Alzheimer’s disease gene: Good for calcification

22. November 2011

Why has the risk gene for Alzheimer's and cardiovascular diseases APOE4 not been selected against during evolution? It's simple: At an early age it supports, for instance, bone health.

The apolipoprotein E (ApoE) has a central role in the body in regulating the homeostasis of cholesterol and triglycerides. The APOE encoding gene is a polymorphic gene; there are three alleles: APOE2, APOE3 and APOE4. The APOE4 variant is the oldest evolved form, and has been identified in several studies as a risk factor in the development of Alzheimer’s disease and cardiovascular disease in older people (late onset). In northern Europe, over 20% of the population are carriers of the APOE4 allele, in southern Europe they number fewer than 10%.

Why in God’s name – or better, in Darwin’s name – has APOE4, despite the negative health effects on the carrier, not been selected against in the course of evolution? This question was put to one excellence cluster research team in inflammation research at Christian-Albrechts-University Kiel, and led to an interesting result: carriers of APOE4 enjoy advantages at a young age over APOE2 and APOE3 carriers.

Inadequate supply of vitamin D

A certain role in protection against Alzheimer’s disease, coronary heart disease and bone disease has been attributed to Vitamin D. It is synthesised in the human body under the influence of solar radiation or obtained through the diet, for example, from fish and dairy products. According to the current National Food Consumption Study 2 of the German Federal Ministry of Food, Agriculture and Consumer Protection, in Germany 40 to 50% of people are undersupplied with vitamin D. In sunny southern European countries, vitamin D supply is largely sufficient.

Patricia Huebbe from the Institute of Human Nutrition and Food Studies and her colleague Gerald Rimbach deal with the interaction of diet and genetics. “We have taken this as an opportunity and asked ourselves whether there is a correlation between the high APOE4 and low vitamin D status in northern Europe and the advent of increased cardiovascular disease and Alzheimer’s, compared with more southerly regions.” Almut Nebel from the Institute of Molecular Biology and director of the Research Group for Healthy Ageing adds: “Especially as the APOE4 gene variant – as far as we know at the moment – does not have a negative impact during the reproductive phase, but only at a later age during which man is no longer biologically reproductive. “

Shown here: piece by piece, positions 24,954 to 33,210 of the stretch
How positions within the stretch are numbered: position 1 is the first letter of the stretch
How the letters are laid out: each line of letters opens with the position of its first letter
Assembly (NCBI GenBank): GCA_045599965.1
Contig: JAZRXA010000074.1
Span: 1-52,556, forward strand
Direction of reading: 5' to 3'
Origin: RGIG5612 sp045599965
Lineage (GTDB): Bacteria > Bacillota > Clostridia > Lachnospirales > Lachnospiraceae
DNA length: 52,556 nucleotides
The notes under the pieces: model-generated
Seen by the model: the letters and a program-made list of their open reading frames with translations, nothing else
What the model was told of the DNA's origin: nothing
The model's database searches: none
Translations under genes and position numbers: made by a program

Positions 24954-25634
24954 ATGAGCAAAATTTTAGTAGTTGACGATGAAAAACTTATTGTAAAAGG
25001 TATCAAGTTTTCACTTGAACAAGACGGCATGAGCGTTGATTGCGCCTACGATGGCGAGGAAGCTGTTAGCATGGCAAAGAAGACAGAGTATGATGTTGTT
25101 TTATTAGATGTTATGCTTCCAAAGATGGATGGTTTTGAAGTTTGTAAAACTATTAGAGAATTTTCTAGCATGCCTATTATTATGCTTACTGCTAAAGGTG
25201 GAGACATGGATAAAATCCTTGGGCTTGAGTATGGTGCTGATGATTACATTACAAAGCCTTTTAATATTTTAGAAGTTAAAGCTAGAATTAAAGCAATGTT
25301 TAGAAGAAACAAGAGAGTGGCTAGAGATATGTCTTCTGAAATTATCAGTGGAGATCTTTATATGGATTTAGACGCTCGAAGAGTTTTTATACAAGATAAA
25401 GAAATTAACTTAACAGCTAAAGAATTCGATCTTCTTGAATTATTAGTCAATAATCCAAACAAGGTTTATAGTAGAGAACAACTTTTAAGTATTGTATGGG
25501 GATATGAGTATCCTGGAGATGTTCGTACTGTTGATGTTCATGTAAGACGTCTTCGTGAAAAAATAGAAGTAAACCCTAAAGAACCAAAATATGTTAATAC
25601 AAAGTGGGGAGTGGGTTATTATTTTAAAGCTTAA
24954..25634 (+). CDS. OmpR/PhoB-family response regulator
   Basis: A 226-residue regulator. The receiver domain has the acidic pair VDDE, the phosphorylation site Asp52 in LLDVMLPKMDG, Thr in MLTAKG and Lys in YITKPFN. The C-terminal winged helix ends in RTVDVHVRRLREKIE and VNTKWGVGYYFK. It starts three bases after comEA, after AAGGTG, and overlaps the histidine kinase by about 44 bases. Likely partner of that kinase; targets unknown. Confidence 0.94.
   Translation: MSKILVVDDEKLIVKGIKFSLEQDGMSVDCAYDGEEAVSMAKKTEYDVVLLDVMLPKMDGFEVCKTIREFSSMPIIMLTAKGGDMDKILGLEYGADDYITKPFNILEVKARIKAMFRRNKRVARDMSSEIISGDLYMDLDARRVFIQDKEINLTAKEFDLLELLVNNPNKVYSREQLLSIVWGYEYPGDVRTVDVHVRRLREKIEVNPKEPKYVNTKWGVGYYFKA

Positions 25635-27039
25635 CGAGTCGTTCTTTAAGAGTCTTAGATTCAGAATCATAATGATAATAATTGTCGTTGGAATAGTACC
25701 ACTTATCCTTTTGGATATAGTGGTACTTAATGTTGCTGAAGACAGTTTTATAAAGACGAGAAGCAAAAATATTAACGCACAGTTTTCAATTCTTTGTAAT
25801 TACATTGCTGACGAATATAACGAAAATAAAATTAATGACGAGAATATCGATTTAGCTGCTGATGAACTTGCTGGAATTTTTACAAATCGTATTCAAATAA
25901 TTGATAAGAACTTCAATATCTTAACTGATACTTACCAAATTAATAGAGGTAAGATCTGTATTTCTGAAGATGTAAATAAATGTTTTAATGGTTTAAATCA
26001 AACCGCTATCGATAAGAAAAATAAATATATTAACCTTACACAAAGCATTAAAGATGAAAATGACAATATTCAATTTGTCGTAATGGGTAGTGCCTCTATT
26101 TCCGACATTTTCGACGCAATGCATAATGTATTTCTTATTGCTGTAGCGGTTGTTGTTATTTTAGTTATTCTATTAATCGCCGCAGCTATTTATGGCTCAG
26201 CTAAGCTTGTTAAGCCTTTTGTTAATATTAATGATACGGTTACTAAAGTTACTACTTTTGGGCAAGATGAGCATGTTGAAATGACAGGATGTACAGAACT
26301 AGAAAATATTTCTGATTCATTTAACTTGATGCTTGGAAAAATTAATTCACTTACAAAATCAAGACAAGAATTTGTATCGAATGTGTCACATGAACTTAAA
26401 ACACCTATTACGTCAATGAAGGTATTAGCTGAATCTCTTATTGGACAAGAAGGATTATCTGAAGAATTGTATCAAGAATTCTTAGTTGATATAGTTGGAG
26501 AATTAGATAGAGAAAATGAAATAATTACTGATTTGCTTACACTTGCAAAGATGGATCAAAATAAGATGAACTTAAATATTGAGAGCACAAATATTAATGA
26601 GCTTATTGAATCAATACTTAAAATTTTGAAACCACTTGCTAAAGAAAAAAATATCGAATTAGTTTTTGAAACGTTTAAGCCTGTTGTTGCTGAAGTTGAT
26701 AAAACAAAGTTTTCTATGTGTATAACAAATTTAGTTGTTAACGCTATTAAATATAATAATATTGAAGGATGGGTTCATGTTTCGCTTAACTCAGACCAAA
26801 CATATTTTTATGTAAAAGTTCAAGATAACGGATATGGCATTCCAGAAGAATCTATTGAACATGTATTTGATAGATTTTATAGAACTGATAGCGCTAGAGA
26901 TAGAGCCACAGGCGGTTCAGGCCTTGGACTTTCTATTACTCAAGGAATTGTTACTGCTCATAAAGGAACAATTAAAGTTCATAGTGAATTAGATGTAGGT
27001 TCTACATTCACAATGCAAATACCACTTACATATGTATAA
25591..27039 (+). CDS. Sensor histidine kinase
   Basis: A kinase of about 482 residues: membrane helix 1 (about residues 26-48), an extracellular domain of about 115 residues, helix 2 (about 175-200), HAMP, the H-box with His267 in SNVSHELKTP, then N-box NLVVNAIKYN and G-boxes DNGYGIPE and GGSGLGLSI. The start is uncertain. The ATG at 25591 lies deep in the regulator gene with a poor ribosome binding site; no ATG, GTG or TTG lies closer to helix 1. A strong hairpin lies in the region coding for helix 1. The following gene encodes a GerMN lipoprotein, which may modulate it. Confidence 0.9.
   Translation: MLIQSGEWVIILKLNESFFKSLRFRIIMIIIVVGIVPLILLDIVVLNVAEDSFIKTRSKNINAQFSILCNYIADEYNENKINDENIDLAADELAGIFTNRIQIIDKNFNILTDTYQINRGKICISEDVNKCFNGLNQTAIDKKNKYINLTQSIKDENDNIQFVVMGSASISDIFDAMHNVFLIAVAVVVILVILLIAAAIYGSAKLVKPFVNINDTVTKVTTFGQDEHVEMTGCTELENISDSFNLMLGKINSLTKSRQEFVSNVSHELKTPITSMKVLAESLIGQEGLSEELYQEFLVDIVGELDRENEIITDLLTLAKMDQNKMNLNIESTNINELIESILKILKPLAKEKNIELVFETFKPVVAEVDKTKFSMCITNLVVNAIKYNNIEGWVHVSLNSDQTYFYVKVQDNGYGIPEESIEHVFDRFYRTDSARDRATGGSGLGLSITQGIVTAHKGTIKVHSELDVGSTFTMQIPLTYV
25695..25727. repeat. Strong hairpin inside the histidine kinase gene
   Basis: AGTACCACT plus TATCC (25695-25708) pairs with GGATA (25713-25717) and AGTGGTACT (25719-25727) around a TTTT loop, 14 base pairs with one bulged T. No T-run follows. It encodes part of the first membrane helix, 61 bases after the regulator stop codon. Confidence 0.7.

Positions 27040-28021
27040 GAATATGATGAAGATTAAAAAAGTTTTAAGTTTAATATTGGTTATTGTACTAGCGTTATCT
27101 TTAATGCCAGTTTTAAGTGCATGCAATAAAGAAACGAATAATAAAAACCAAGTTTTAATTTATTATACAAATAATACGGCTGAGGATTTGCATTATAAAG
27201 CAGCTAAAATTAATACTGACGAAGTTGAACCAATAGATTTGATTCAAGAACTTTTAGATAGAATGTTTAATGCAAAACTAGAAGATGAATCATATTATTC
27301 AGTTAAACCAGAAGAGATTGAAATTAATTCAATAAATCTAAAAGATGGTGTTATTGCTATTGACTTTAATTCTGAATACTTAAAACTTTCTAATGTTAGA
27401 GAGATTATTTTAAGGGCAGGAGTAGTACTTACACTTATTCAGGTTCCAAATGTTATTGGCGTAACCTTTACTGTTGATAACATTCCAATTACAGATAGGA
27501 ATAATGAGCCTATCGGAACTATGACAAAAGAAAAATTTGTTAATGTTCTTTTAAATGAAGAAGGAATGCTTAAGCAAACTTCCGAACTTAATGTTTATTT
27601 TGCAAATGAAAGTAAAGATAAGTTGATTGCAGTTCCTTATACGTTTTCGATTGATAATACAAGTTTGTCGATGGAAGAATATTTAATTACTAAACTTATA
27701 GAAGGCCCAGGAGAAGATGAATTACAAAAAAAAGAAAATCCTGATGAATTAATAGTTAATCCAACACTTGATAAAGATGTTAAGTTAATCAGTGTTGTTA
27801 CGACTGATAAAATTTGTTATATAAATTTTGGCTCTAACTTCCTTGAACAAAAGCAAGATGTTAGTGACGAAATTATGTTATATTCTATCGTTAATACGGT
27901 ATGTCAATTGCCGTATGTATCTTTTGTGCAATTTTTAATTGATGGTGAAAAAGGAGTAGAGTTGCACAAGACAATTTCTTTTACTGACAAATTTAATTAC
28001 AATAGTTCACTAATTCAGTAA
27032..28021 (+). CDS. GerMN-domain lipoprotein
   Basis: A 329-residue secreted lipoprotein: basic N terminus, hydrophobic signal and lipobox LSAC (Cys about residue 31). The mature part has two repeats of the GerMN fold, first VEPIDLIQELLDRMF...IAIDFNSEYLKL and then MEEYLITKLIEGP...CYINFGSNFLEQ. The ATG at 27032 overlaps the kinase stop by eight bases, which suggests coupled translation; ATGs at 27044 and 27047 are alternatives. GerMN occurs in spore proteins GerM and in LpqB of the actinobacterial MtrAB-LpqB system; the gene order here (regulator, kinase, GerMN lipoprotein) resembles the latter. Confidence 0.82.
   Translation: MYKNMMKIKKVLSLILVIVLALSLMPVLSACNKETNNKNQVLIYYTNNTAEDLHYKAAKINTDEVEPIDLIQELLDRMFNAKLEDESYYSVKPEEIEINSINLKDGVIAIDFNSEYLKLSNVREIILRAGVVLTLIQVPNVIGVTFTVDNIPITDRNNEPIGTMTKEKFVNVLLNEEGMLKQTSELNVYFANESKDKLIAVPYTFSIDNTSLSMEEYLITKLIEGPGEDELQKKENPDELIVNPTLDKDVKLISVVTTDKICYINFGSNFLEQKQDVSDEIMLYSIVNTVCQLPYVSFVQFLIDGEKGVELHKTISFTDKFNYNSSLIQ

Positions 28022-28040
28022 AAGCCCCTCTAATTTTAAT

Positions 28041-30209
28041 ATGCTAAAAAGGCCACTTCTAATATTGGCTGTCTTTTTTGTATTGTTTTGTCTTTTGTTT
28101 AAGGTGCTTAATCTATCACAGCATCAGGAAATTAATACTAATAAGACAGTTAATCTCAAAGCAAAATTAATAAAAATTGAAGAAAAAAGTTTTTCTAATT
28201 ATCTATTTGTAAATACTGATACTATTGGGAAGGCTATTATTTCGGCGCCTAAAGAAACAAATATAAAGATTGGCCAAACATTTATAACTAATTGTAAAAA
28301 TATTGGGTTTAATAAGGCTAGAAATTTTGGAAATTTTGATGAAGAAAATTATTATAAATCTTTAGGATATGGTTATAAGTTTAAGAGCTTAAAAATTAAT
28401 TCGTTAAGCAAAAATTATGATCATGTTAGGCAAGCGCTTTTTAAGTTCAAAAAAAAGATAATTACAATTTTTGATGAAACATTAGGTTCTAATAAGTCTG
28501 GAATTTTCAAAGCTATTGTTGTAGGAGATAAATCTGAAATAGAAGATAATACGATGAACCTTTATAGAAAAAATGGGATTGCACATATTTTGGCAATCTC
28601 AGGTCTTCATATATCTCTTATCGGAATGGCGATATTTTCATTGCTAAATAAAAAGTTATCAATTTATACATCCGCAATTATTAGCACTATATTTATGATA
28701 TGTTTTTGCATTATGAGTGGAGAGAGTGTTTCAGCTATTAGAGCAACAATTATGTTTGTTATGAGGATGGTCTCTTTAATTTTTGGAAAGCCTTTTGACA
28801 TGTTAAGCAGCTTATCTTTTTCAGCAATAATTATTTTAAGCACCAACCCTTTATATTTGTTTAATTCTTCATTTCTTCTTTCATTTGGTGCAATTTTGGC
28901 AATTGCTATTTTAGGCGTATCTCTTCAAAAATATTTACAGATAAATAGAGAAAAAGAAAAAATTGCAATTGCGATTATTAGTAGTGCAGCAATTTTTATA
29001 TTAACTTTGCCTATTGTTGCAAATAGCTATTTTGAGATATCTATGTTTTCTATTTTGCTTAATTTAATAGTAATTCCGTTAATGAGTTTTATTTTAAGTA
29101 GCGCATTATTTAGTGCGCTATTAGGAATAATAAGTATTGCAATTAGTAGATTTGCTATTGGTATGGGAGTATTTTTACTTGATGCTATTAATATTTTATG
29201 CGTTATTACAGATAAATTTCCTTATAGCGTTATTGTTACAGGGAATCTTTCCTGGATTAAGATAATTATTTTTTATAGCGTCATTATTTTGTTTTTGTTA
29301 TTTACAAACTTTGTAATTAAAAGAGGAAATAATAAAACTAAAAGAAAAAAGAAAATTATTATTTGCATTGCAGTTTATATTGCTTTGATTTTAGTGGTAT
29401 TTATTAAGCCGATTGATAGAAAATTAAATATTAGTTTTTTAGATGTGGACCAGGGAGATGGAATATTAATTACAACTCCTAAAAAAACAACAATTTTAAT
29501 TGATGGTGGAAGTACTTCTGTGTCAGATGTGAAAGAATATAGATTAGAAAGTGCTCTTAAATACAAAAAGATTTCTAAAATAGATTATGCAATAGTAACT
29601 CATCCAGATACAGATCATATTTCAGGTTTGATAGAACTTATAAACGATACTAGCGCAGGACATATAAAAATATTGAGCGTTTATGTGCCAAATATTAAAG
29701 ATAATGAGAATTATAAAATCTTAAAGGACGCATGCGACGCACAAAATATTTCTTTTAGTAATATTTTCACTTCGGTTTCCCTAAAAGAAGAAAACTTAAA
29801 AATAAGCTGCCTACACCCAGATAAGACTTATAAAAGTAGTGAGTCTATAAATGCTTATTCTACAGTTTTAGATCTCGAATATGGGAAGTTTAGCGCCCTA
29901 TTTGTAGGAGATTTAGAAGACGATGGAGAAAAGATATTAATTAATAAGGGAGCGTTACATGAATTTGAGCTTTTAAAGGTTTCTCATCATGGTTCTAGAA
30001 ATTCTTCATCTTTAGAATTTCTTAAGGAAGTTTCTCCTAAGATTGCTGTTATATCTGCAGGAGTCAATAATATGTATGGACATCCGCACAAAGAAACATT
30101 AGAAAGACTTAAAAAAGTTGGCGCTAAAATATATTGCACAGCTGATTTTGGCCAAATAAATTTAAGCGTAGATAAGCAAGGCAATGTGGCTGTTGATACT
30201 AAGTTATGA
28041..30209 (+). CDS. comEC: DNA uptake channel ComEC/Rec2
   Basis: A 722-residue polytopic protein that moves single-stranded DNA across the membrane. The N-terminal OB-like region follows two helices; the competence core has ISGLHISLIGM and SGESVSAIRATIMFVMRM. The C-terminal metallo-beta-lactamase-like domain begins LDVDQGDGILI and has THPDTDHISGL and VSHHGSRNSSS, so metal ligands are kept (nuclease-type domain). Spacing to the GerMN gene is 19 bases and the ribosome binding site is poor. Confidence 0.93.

Results of mouse experiments confirmed

The researchers studied transgenic mice carrying the different human APOE variants in their genome. The mice with the APOE4 allele had the highest vitamin D levels, compared to the APOE2 or APOE3 transgenic ones. In order to verify these observations in humans, the researchers examined group plasma and serum samples of a random sample of the population for APOE status and vitamin D levels. The results of mouse experiments were in fact able to be confirmed. Gerald Rimbach summarises the results: “The higher vitamin D status of APOE4 carriers is probably due to better absorption of the vitamin from the diet.

Also, calcium absorption and calcium concentration in the bone is higher in APOE4 mice than in those with APOE3 and APOE2. We have now been able to demonstrate for the first time the influence of APOE4 on vitamin D status. In the reproductive phase of life, APOE4 carriers have an advantage compared to others in that their vitamin D status is higher. This may explain why this gene variant is still to be found, it gives, up to a certain age at least, this advantage.” At the same time the negative effect of the APOE4 allele has perhaps only ended up manifesting itself since people have come to age more healthily and live longer.

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